Dangerous substances, illegal substances and other controlled substances are believed, in Korea, to be more often transported by ships into Korean waters. Thus, the Korean government has amended a giving act concerning Korean Shipping Law. To, among other things, increase transparency of what is being shipped, the Korean Act on the Arrival, Departure, etc. of Ships (hereinafter as “Act on Ships” or “Korean Shipping Act”) was amended. The Korean Act on Ships, in general, establishes regulations concerning the arrival and departure of ships, as well as sets up safety measures in Korea. The Amendment was propoed in December of 2018. The Amendment was proposed by the Chair of the Agriculture, Food, Rural Affairs, Oceans and Fisheries Committee. Korean Shipping Act stipulates that shipping companies, which share the same shipping route and transport dangerous products, shall share accurate information. The Amended Korean Shipping Act shall become effective from July 2019. Overview

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Amendment to Korea’s Intellectual Property Registration System: Korea IP Law Updates

South Korean organizations, companies and startups will, likely, in the near future experience a quicker and increasingly more efficient Patent and Intellectual Property Registration System in Korea and internationally based on developments within the IP5. Top IP officials in Korea are gearing up, in order to help South Korean organizations, companies and startups register their Intellectual Property more efficiently.  It seems like the effort is a serious attempt to expedite approvals and lesson application burdens for those doing business in Korea. IP officials from Korea, the United States, China, Japan and the European Union (a.k.a IP5) recently gathered in Incheon and asserted that they shall utilize A.I. technology and other future advances to improve the worldwide Patent Application System. To accomplish this objective, IP5 consented to organize a research team, containing Patent and IT specialists from these four countries and the EU. This team will start working on an A.I.

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Korea Establishes Legal Grounds for the Commercialization of Autonomous Vehicles – A New Act for 2020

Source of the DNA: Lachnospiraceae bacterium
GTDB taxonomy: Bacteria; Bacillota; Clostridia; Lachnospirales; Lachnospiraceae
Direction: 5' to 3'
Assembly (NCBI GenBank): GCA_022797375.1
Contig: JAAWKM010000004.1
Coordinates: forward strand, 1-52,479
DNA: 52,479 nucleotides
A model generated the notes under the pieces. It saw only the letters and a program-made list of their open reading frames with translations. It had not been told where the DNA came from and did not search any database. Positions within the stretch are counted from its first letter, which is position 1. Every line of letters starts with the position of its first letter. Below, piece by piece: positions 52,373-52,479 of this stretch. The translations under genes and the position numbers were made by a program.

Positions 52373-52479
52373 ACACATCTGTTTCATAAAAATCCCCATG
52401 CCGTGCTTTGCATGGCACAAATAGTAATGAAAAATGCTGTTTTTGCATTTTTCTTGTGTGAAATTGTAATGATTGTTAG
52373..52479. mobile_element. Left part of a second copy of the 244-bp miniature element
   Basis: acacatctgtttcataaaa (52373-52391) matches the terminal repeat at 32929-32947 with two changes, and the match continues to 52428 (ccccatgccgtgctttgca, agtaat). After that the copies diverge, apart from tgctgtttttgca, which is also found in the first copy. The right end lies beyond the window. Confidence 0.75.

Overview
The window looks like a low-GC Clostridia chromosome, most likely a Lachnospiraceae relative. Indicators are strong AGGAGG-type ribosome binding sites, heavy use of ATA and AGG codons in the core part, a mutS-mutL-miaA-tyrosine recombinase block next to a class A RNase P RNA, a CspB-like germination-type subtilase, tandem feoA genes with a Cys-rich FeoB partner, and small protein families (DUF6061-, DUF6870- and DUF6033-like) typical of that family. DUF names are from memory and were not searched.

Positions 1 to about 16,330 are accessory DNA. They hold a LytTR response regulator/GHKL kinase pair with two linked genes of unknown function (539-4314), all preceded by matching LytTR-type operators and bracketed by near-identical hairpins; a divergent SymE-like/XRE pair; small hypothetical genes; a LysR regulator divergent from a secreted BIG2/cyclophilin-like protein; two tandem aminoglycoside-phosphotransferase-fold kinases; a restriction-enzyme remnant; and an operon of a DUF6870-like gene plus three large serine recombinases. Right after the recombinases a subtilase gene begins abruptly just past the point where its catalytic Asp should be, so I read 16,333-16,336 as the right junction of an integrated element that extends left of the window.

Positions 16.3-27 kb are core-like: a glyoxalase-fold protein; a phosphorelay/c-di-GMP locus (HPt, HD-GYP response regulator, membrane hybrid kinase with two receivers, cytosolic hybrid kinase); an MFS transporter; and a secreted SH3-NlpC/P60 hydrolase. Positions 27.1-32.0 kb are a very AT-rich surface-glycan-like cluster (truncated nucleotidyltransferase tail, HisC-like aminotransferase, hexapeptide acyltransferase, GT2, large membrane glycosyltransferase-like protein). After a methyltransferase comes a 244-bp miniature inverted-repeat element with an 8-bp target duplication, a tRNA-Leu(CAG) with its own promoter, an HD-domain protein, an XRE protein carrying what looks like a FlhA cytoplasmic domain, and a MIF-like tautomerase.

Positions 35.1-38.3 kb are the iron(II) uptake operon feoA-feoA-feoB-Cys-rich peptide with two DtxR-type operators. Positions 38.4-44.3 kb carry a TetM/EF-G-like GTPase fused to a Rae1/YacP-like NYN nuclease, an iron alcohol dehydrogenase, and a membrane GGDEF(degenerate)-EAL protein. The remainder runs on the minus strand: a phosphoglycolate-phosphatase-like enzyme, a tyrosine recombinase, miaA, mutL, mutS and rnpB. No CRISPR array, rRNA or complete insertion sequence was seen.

Proposed by the Chair of the Land, Infrastructure and Transport Committee on April 4, 2019, the Act on Promotion and Support of the Commercialization of Autonomous Vehicles (hereinafter as “Korean Act on Autonomous Vehicles”) aims to set forward legal grounds and a legal framework for projects of domestic and foreign companies, who focus on the development of autonomous or self-driving vehicles with the goal of the successful commercialization in Korea and abroad. The aforementioned Act shall become effective one year after promulgation. We shall update the reader when more is known. The Role of the Koran Motor Vehicle Management Act The Korean Motor Vehicle Management Act provides only general regulations about autonomous vehicles, thus, the Korean government believed a more robust regulatory framework was necessary. According to Art 2 (1-3) of the Korean Motor Vehicle Management Act an “autonomous driving motor vehicle” is “…a motor vehicle which can self operate

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Terminate/Layoff an Employee in Korea: Terminating an Employee in Korea

The Korean Labor Standards Act mandates that employees under “contract” or “regular employees” may only be terminated for “justifiable reason attributable” to the employee or “urgent managerial necessity” after the completion of the employee’s probationary period. Both Korean employment law standards are, often, difficult for an employer to meet without the professional structuring of HR policies and procedures and a nuanced approach to termination of employees in Korea. We strongly recommend, prior to even considering firing or laying off Korean workers, to put a system of internal controls/systems in place that provides evidence to substantiate Korean employment terminations decisions.  We see too many companies in Korea that lack the systems necessary to substantiate termination.  Modest changes can, often, be refreshing for managers. FYI – Company executives/directors are, normally, not considered company “employees” and thus are not benefited by most of the protections afforded by the Korean Labor Standards Act.  However,

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Jurisdiction and Choice of Law Issues in Agency Agreements

In drafting and negotiating a Korean commercial agency agreement between a principal located in one country and an agent located in another country, proper consideration needs to be given to the choice of law regarding the governing law and jurisdiction of such an agreement. Jurisdiction determines which country’s courts will hear any proceedings that may be brought in relation to the agreement, whilst governing law is the law that shall be applied by the courts hearing any such proceedings that may arise under the agreement. Ideally, the parties to the agreement should expressly agree as to choice of jurisdiction and governing law. A governing law clause will set out the parties’ choice of the law that will apply to the parties’ agreement, and a jurisdiction clause will set out the parties’ choice as to jurisdiction. These aforementioned clauses are – in general – considered by any courts (for the exemptions